US8923149B2 - L3 gateway for VXLAN - Google Patents

L3 gateway for VXLAN Download PDF

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US8923149B2
US8923149B2 US13/442,312 US201213442312A US8923149B2 US 8923149 B2 US8923149 B2 US 8923149B2 US 201213442312 A US201213442312 A US 201213442312A US 8923149 B2 US8923149 B2 US 8923149B2
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virtual switch
address
virtual
designated
network
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US20130266019A1 (en
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Xiaorong Qu
Weiguo Hao
Yuanbin Yin
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FutureWei Technologies Inc
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FutureWei Technologies Inc
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    • HELECTRICITY
    • H04ELECTRIC COMMUNICATION TECHNIQUE
    • H04LTRANSMISSION OF DIGITAL INFORMATION, e.g. TELEGRAPHIC COMMUNICATION
    • H04L45/00Routing or path finding of packets in data switching networks
    • H04L45/74Address processing for routing
    • HELECTRICITY
    • H04ELECTRIC COMMUNICATION TECHNIQUE
    • H04LTRANSMISSION OF DIGITAL INFORMATION, e.g. TELEGRAPHIC COMMUNICATION
    • H04L49/00Packet switching elements
    • H04L49/70Virtual switches

Abstract

In an embodiment, the disclosure includes an apparatus comprising a host component which comprises a virtual switch associated with a virtual machine (VM). The host component is in communication with a routing component which is connected to a network and comprises a network address. The VM sends a communication packet to the virtual switch. The communications packet comprises address information comprising a virtual destination address. The virtual switch replaces the virtual destination address of the communications packet with the network address of the routing component. The disclosure also includes a network comprising a plurality of host components each comprising a virtual switch. The host components are connected to a common routing component. A first virtual switch is designated to respond to address requests and all non-designated virtual switches are configured not to respond to address requests.

Description

CROSS-REFERENCE TO RELATED APPLICATIONS

Not applicable.

STATEMENT REGARDING FEDERALLY SPONSORED RESEARCH OR DEVELOPMENT

Not applicable.

REFERENCE TO A MICROFICHE APPENDIX

Not applicable.

BACKGROUND

Data centers often operate hosting components, such as data servers, for multiple tenants. The push for elastic provisioning of resources required by cloud computing systems and the general push toward virtualization for efficient use of resources often require that multiple tenants be hosted on a single hosting component. For security reasons, data centers use various techniques to isolate network traffic to ensure that one tenant does not have access to another tenant's data. Data centers with layer 2, data link layer, routing systems often use virtual local area networks (VLANs) to isolate network traffic. The VLAN solution may be problematic for large data centers because current data packet standards only allow 4094 unique VLANs to operate in a data center system. Data centers' use of layer 3, network layer, routing systems may also be problematic as multiple tenants may share the same set of layer 3 addresses within their networks, requiring the data center to employ other forms of isolation.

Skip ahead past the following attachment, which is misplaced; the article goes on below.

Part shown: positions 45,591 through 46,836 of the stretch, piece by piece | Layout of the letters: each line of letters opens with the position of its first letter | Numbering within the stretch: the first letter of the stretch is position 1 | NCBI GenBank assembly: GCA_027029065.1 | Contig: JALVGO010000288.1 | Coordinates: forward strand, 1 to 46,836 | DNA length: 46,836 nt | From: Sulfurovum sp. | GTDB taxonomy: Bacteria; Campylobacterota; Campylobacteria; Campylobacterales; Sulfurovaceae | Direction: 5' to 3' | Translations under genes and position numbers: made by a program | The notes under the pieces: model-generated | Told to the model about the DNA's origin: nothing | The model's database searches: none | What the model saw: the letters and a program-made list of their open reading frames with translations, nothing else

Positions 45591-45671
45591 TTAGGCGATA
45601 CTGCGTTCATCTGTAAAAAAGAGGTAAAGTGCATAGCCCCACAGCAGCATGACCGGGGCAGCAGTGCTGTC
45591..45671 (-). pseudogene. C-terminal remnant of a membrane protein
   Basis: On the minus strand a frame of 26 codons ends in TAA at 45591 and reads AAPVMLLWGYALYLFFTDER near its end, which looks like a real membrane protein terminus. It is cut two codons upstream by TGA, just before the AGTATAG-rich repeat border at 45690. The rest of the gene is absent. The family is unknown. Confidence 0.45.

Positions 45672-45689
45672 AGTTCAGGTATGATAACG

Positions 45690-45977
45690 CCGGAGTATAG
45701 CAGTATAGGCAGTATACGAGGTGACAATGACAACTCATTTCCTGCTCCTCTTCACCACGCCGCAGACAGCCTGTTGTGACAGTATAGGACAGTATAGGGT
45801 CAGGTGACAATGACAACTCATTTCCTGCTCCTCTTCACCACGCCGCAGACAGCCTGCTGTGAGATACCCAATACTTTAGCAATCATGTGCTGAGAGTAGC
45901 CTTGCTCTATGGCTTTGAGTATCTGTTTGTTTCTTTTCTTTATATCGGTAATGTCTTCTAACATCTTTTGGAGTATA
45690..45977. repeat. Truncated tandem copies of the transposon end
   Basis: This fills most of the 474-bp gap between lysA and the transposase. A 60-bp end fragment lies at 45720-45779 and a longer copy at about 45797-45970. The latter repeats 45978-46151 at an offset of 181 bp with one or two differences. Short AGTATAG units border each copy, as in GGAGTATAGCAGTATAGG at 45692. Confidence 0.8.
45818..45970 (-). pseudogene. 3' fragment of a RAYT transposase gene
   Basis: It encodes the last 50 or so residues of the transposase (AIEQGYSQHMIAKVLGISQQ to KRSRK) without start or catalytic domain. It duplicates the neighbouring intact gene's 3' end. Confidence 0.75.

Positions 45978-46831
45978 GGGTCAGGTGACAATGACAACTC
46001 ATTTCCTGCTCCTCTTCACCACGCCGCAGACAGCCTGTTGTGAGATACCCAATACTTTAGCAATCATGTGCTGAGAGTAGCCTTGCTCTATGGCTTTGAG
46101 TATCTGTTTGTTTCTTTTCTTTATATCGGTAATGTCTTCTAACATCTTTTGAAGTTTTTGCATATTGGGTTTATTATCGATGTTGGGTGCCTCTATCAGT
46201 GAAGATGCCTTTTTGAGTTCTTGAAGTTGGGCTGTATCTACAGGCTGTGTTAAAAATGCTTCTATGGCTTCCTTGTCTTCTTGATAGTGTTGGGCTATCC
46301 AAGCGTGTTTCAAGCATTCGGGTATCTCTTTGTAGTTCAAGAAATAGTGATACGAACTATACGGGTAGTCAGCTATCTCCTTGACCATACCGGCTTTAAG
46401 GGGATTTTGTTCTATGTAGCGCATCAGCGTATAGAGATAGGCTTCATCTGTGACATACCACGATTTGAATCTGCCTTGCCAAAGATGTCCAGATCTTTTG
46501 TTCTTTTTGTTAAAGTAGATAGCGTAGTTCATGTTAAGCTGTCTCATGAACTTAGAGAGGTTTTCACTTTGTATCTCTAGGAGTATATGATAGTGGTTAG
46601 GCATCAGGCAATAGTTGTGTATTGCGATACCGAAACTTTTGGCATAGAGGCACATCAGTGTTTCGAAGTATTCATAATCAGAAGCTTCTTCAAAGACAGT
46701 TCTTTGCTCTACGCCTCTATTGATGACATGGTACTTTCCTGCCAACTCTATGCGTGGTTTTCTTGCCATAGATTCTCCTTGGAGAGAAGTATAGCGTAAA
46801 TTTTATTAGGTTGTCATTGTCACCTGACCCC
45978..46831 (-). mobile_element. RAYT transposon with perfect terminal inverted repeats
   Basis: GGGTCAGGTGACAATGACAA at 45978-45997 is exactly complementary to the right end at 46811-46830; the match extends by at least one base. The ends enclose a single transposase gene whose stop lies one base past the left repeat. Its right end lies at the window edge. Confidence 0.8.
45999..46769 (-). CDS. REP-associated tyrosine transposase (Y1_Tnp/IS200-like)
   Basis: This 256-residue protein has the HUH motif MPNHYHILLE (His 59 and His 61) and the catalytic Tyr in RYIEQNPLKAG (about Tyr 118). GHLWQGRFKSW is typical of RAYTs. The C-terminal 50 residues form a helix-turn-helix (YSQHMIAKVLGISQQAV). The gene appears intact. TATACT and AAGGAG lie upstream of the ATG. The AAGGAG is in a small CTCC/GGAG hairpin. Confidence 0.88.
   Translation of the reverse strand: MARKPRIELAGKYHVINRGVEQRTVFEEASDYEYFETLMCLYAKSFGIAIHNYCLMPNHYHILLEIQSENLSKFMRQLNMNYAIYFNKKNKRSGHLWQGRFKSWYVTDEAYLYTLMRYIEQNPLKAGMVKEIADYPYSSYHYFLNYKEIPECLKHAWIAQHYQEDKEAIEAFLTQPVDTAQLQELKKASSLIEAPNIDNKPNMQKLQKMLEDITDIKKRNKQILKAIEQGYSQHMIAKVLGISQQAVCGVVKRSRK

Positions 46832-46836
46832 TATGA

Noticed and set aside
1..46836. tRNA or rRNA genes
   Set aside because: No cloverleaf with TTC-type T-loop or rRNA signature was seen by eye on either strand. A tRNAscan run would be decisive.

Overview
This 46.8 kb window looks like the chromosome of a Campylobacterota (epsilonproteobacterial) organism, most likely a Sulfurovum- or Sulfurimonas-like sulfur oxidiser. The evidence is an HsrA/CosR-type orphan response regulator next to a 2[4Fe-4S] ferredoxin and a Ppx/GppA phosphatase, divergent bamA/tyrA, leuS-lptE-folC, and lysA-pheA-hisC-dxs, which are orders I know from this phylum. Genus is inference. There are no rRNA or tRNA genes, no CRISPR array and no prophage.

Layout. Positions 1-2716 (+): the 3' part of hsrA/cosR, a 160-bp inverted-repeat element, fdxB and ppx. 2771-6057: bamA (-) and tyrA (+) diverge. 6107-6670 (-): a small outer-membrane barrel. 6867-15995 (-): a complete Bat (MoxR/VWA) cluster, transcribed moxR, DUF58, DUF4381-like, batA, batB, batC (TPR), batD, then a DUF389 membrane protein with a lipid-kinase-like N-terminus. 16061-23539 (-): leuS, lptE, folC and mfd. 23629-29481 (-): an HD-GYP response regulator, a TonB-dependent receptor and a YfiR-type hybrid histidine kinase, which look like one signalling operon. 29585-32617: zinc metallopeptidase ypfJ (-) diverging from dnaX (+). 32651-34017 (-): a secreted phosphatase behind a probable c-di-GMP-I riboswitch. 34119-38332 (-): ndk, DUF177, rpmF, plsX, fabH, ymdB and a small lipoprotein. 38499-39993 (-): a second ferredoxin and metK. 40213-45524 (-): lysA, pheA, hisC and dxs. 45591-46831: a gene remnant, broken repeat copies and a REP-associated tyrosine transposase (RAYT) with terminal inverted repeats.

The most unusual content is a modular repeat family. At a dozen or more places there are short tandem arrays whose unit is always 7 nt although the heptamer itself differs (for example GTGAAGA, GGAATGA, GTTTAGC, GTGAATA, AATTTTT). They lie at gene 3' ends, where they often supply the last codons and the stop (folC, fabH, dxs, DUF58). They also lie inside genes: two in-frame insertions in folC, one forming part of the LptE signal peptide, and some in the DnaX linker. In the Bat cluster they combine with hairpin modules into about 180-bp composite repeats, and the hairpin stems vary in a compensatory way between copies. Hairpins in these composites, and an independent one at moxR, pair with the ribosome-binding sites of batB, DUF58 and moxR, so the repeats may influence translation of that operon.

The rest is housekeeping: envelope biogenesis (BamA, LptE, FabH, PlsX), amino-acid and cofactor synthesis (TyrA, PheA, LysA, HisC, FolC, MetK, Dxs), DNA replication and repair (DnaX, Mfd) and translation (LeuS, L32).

As neither layer 2 nor layer 3 systems provide a completely adequate solution for a large cloud computing environment, various hybrid layer routing schemes have been proposed. These schemes are unworkable for various reasons. One example of such a hybrid layer routing scheme is the recently proposed virtual extensible local area network (VXLAN), which attempts to provide VLAN functionality over a hybrid layer 2 layer 3 network. Components on a VXLAN may send a layer 2 VLAN packet to a VXLAN tunnel endpoint (VTEP). The VTEP may encapsulate the VLAN packet in a VXLAN packet and transmit the resulting VXLAN packet over a layer 3 network. A VTEP in the destination network may receive the VXLAN packet, decapsulate the packet to obtain the original VLAN packet, and forward the VLAN packet over the layer 2 network. This system allows VLAN components in a layer 2 network to reach layer 2 components in a different layer 2 network.

Despite the potential benefits of the VXLAN system, the currently proposed variations are unworkable. One proposed VXLAN standard would require all data traffic in a particular network to pass through a single VXLAN server. A second proposed VXLAN standard would require all data traffic to pass through a single virtual private network (VPN) gateway. In either case, the proposed systems would not function under a heavy data traffic load due to bottlenecks in the data traffic flow. Additionally, the proposed solutions are not adequate for virtual machine (VM) mobility as the VPN gateway or VXLAN server must be reconfigured each time a VM moves from one host machine to another in order to find the VM in the new location. This may be a problem as the elastic provisioning required by cloud computing encourages VM mobility.

SUMMARY